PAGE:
Dale Shepard, MD, PhD: When we sort of think ahead, are there any new techniques that are maybe still under investigation that you're most sort of eager to find out the results for? Is there anything sort of potentially practice changing that you kind of have your eye on, looking for results?

Chirag Shah, MD: Yeah, so I think the biggest thing we've been looking at for the last 10 years is kind of that concept of partial breast radiation versus whole breast radiation. And that has a really kind of started to answer itself now in the past a year or so. And so we've had major randomized trials from cooperative groups, as well as an analysis from our own institution, which have really supported that partial breast and whole breast are comparable with respect to outcomes and may even offer a reduced side effect profiles. In terms of what we're looking forward to in the years to come, I think the biggest thing you're going to see as an evolution of treatment techniques. So as I said, minimizing motion, improved targeting, to reduce dose to the heart and lungs and also strategies to reduce lymphedema that's associated with radiation therapy.

Dale Shepard, MD, PhD: So when you talk about partial breast radiation, it sort of reminds me of mastectomy versus lumpectomy. Who do you think is going to need the most convincing for this kind of approach? The docs or the patients? Sort of this concept, maybe more is more and not less is more.

Chirag Shah, MD: It's a great question. And to be honest, I would say it's probably the docs. I think patients when offered this option, by and large, choose this option. The idea of treating less and seeing less side effects, I think is very pragmatic to patients in the sense that they say, oh, you're not treating my whole breast. So I'll have less side effects. I think physicians have been appropriately more cautious in jumping into doing partial breasts, but I think we're seeing that evolution now, now with multiple randomized trials reporting 10 year outcomes with comparisons.

Dale Shepard, MD, PhD: And I guess some of these sort of differing ways to deliver therapy. When I talk to patients, realize that some of our radiation techniques are pretty specialized. Are there differences between academic medical centers, community practices? What do you think are the biggest differences in the radiation of the breast area?

Chirag Shah, MD: It's an important question. And I try not to kind of say it's an academic or a community practice. I think it's about asking what each center has in terms of technologies and availabilities. So for example, at our main campus, we have a linear accelerator where we really have dedicated the focus to breast radiation and heart and lung sparing breast radiation. And that's a certain level of specialization. That being said, our regional practices are all using heart sparing techniques and offering that to patients so that they're getting the best care possible, wherever they're being treated. In terms of partial breast techniques, I think that is something that we see a differentiation in that larger centers tend to practice more partial breast radiation in my experience. But that being said, there are practices throughout the region, as well as outside of the state that are using partial breast routinely.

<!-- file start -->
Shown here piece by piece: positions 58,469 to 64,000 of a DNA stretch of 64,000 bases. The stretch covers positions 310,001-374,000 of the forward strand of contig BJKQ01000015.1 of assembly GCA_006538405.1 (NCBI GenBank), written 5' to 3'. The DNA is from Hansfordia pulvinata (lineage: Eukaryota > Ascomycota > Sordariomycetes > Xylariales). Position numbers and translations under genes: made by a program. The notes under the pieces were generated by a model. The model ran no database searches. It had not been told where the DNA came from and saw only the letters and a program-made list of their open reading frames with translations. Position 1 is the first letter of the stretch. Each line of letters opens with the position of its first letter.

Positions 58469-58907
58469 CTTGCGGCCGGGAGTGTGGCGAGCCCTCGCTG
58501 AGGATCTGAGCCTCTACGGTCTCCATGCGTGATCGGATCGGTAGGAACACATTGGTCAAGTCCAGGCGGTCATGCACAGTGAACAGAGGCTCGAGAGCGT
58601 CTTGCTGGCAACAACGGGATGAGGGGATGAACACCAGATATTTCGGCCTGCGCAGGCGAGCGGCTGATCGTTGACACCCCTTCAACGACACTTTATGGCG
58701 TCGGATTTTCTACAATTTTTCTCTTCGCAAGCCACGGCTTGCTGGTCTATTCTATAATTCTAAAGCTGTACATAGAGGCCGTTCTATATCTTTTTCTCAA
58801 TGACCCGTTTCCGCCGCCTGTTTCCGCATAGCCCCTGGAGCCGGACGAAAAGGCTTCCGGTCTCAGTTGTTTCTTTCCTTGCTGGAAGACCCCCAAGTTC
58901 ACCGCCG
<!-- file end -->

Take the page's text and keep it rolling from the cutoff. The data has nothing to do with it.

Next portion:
Dale Shepard, MD, PhD: So I guess what guidance would you provide? This is a physician audience. When people should think about getting referrals, either for opinions on treatments or treatment itself?

Chirag Shah, MD: So, I mean, I think one of the things I always recommend is that every cancer is individualized and unique. And so I often will have patients or even physicians reach out to me for what would be considered an early stage breast cancer, because there may be techniques or options available that are not available at their center. So I would say even if it's just reaching out for an opinion, it's always possible to reach out for that, whether it be early stage or locally advanced. And then in terms of techniques, things that I think are really important include asking about heart and lung sparing techniques that are available and ways to shorten the course of radiation therapy for patients.

Dale Shepard, MD, PhD: And I guess you mentioned heart, and we certainly we have a lot of multidisciplinary care here. How does that get incorporated into radiation for the breast?

Chirag Shah, MD: I think that's a part of everything that we do. So, obviously when patients come, they see a multidisciplinary team and one of the things that we focus on and specialize on is making sure that patients get access to, for example, cardiac oncology or cardiologists that are specialized in treating cancer patients. As well as really thinking about how we can risk stratify patients so that we can take patients who may be at risk of heart conditions and thinking about their treatment plans more holistically, incorporating that into their care.

Dale Shepard, MD, PhD: It's very important. So Chirag, you've had some great insights. Are there any other additional thoughts or comments or things that we need to know about for radiation?

Chirag Shah, MD: I would say that radiation and radiation therapy for breast cancer is a very rapidly evolving field. And I think one of the things I tell colleagues both at this institution and elsewhere is that, don't close your eyes because breast radiation is probably going to change by the time you open them again. So I think it's one of those things where we have to stay attuned to the literature and the trials and see where things take us.

Dale Shepard, MD, PhD: Excellent. Well, Chirag, thank you very much for joining me today.

Chirag Shah, MD: Thank you so much. Have a great day.

Dale Shepard, MD, PhD: This concludes this episode of Cancer Advances. You will find additional podcast episodes on our website, Subscribe to the podcast on iTunes, Google Play, Spotify, SoundCloud or wherever you listen to podcasts. And don't forget you can access real time updates from Cleveland Clinics Cancer Center experts on our Consult QD website at Thank you for listening. Please join us again soon.